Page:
Student Leadership Helped to Legalize Abortion in Ireland

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Student Leadership Helped to Legalize Abortion in Ireland

June 27, 2018
by Addie Duckett

On May 25, in a huge win for women, people across Ireland voted overwhelmingly to support the repeal of the eighth amendment to Ireland’s constitution. The referendum passed with 66.4% voting ‘yes’ in a rebuke of the draconian abortion laws that have governed the country for decades. This vote follows the 2015 passage of the Marriage Equality act, marking a trend of successful liberalization efforts largely indebted to the dedication of youth and student leadership throughout the country.

The eighth amendment, originally passed in 1983, established the equal right to life of pregnant women and their unborn fetuses, outlawing abortion in nearly all cases. Until 1992, it also remained illegal to travel abroad to seek an abortion, though many women still did so.

Continued: http://feministcampus.org/student-leadership-helped-to-legalize-abortion-in-ireland/

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Fact Check: Is repeal necessary for abortions in fatal foetal cases?

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Fact Check: Is repeal necessary for abortions in fatal foetal cases?
Together for Yes claims Constitutional change needed for FFA abortion law

May 9, 2018
Sarah Bardon Political Reporter

Question:
Is removing the Eighth Amendment necessary before legislation can be introduced to allow abortions in cases of fatal foetal abnormality (FFA)?
Who is making the claim?

The claim is made by the Together for Yes campaign group, which is advocating for a Yes vote in the forthcoming referendum.

Continued: https://www.irishtimes.com/news/politics/abortion-referendum/fact-check-is-repeal-necessary-for-abortions-in-fatal-foetal-cases-1.3489530

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Ireland – Bid to fix abortion law in Constitution did not work

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Noel Whelan: Bid to fix abortion law in Constitution did not work
Eighth Amendment has forced isolation and travel on thousands of pregnant Irish women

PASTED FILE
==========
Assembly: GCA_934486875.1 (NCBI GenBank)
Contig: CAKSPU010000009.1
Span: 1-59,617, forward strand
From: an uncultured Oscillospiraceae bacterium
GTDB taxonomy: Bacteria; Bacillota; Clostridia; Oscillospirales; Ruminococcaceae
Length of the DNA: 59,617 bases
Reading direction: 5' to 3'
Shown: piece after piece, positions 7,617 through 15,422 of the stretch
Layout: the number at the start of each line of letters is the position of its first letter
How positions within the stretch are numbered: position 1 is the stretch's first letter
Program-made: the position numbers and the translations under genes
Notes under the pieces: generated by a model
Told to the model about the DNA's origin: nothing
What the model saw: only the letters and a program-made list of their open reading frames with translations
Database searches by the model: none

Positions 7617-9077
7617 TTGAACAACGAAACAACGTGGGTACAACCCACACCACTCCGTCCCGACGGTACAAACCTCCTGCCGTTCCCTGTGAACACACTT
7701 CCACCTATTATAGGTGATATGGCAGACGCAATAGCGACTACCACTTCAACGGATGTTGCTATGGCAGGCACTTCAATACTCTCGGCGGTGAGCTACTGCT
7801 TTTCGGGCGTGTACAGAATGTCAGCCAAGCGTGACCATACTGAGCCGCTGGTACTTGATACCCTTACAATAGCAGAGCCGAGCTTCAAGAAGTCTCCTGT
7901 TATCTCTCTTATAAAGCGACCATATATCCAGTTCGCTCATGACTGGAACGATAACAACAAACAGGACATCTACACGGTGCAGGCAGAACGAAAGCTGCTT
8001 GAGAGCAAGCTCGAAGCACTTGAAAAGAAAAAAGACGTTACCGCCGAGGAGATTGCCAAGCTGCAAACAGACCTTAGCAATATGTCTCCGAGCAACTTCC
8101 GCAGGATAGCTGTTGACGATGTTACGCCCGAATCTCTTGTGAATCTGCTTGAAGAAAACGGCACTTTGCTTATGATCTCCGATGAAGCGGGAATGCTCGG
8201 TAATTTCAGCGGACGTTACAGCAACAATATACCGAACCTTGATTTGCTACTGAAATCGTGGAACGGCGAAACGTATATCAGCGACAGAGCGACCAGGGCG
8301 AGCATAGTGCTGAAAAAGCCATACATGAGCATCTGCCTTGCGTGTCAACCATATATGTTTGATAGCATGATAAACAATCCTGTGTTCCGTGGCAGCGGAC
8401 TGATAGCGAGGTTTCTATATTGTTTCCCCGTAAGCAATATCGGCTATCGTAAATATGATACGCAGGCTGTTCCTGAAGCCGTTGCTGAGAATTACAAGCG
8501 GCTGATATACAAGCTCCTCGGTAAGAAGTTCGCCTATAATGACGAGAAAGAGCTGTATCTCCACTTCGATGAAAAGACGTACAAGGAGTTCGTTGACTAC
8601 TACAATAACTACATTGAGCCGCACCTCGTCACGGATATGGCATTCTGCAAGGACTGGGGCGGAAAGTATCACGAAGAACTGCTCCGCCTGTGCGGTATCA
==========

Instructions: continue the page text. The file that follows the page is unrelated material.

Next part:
May 3, 2018
Noel Whelan

We are not debating the merits of the Eighth Amendment in the abstract, this time around. It has been in the Constitution for more than 35 years. We know how it played out – and it wasn’t the way its proponents argued and hoped it would.

In 1983, those who opposed the amendment warned that its terms were vague and uncertain.

In the years since, our superior courts have spent many days hearing arguments about the levels of care permissible. Volumes of law reports have been filled with judicial pronouncements on the meaning of “with due regard to”, “as far as is practicable” and “unborn”. A third of the alphabet has been deployed as pseudonyms for the names of women whose crisis pregnancies became the subject of litigation.

Continued: https://www.irishtimes.com/news/politics/abortion-referendum/noel-whelan-bid-to-fix-abortion-law-in-constitution-did-not-work-1.3482939

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Ireland’s abortion debates through the years

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Ireland's abortion debates through the years

Friday, 27 Apr 2018
By David McCullagh

With four weeks to go until Ireland votes on the referendum on the Eighth Amendment on Friday 25 May, David McCullagh looks back on the contentious debates over Ireland's abortion legislation.

1861
Offences Against the Person Act makes it an offence unlawfully to administer poison or to use an instrument on any woman with intent to procure her miscarriage.

1967
British Abortion Act is passed legalising abortion up to 28 weeks’ gestation.

Continued: https://www.rte.ie/news/ireland/2018/0424/956963-abortion-timeline/

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What’s Really At Stake In The Irish Abortion Referendum

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What's Really At Stake In The Irish Abortion Referendum
For Irish women, abortion remains both illegal and taboo. As the country faces a historic referendum, Lynn Enright reflects on a nation’s changing mood, and a past decision of her own.

By Lynn Enright
Tuesday 24 April 2018

I was 31 and living in London when I had an abortion. On a grey morning, I took the Tube to the hospital and afterwards, I got an Uber home. My then boyfriend (who is now my husband) gave me a hot-water bottle and my flatmate brought me a cup of tea. My best friend texted me. “I love you,” she said. It was an everyday abortion but it hadn’t been an easy decision. I’d always wanted children and I’d hoped to be in a situation to have them at 31. But I wasn’t. The website I worked at had shut down the previous month and I was broke. I lived in a rented flat, sharing with two others. And my relationship was young and unsteady on its feet. So I had an abortion. Because it wasn’t the right time. Because it felt impossible to be pregnant, impossible to be a mother.